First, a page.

An Organizing Goal for Grassroots Activists

by Jim Britell

Summary:   Absent organizing, legislative panaceas are little more than contemporary versions of the children's crusades -- a modest proposal.

The grassroots environmental movement needs to be strengthened, and we need more networking and communication; but we have yet to find any policy or process objective around which the movement might organize. This paper argues that the national grassroots organizing goal should be to systematically get out citizens to express pro-environmental sentiments to our legislators in "town hall" and other public meetings at every possible opportunity.

Projects that encourage this should be placed at the top of our priorities as we continue to pursue all our other regional strategies, goals, and tactics. Absent the basic work of town by town organizing to create a tangible national groundswell of pro-environmental sentiment, calls to national unity around legislative panaceas are little more than contemporary versions of the children's crusades.

Presently, when activists gather to discuss ways to "unite" the grassroots around some policy we are subjected to exhortations to rally behind "Zero Cut" or the Bryant bill, followed in turn by appeals to adopt alternative fibers, reduce consumption, or decrease population growth. Each of these appeals make perfect sense, but are like debating where to plant seeds in a field when the ground is not yet prepared.

Dozens of individual regional campaigns are creating legislators who may co-sponsor specific legislation like the Bryant bill, but when other environmental issues, like desert protection or grazing, come up for a vote, these same legislators are as likely to vote against us as with us. For example, on the Tauzin amendments to the California Desert Bill, the first formal House floor vote on" takings", 25 of the Bryant bill co-sponsors, including seven of the nine Texas co-sponsors, voted against the environmental movement to support the amendments.

While we may have successes on the floor of congress from time to time, we should not confuse the victories we achieve because of the incompetence of our enemies with successes achieved through systematic grassroots organizing. We may succeed in fighting back riders because the right has misread public opinion, but let's not be like investors who attribute profits in a bull market to their own shrewdness.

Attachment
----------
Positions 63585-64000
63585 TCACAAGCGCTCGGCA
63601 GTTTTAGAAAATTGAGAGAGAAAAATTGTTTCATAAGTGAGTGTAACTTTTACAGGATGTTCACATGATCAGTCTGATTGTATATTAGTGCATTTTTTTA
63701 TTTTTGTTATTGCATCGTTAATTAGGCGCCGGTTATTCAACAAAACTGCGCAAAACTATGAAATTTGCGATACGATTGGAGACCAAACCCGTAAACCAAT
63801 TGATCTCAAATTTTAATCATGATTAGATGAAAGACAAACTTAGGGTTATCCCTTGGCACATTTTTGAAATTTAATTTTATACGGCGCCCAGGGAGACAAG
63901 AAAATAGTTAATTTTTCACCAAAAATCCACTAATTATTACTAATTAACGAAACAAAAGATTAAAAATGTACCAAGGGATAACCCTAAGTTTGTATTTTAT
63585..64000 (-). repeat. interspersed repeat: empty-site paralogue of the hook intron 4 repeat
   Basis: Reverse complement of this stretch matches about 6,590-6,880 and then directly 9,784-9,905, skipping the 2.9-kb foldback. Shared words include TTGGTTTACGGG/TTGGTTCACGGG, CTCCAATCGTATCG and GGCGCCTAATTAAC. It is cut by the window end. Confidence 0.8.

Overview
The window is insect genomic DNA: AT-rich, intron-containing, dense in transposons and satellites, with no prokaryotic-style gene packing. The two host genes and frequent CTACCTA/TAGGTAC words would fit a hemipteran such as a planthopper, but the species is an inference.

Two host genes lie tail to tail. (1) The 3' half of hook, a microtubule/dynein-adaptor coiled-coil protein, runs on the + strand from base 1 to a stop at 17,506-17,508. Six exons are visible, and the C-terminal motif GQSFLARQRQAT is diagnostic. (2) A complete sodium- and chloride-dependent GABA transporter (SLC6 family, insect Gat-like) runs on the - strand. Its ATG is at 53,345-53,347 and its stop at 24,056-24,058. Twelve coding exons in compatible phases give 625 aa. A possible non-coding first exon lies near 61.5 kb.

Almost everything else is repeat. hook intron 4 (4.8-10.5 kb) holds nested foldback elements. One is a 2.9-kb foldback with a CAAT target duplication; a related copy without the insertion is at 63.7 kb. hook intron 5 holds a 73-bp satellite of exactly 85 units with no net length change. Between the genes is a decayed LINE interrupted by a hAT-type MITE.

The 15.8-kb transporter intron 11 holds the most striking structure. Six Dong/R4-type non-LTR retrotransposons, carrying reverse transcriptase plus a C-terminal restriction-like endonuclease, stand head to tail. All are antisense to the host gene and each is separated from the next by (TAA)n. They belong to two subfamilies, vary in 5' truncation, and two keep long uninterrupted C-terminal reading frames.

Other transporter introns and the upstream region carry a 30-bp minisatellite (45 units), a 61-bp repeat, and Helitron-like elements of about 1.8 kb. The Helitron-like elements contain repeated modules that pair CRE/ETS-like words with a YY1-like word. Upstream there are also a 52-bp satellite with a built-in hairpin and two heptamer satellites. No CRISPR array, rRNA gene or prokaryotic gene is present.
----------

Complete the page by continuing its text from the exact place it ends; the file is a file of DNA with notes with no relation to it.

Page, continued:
We should use this period of temporary improvement in our fortunes to organize. If the three branches of government are ever captured by the right simultaneously, the permanent changes in land ownership patterns and laws that will happen may not be reversible when we again get our "turn".

The time has come when every grassroots group should take responsibility for filling town hall meetings with citizens articulating pro-environmental positions. It is not important that our supporters address any one particular issue, but it is important that legislators at every meeting be continually exposed to pro-environmental views because such views expressed anywhere, help all environmental issues everywhere.

Making Public Meetings Work for the Good Guys
Today, all over the country, grassroots groups are writing letters and sending faxes to legislators, but often completely ignoring opportunities in their own home towns to talk to those same legislators in person. Except when local issues flare up, usually only a few dozen people show up at congressional town hall meetings. Even fewer show up for public meetings with state and local representatives. And the vocal people at those meetings are usually complaining about taxes. This is why we have a situation where the overwhelming majority of the public supports strong environmental laws, but legislators act otherwise. They hear very little from the pro-environmental majority, but they do get correspondence from the anti-environmental minority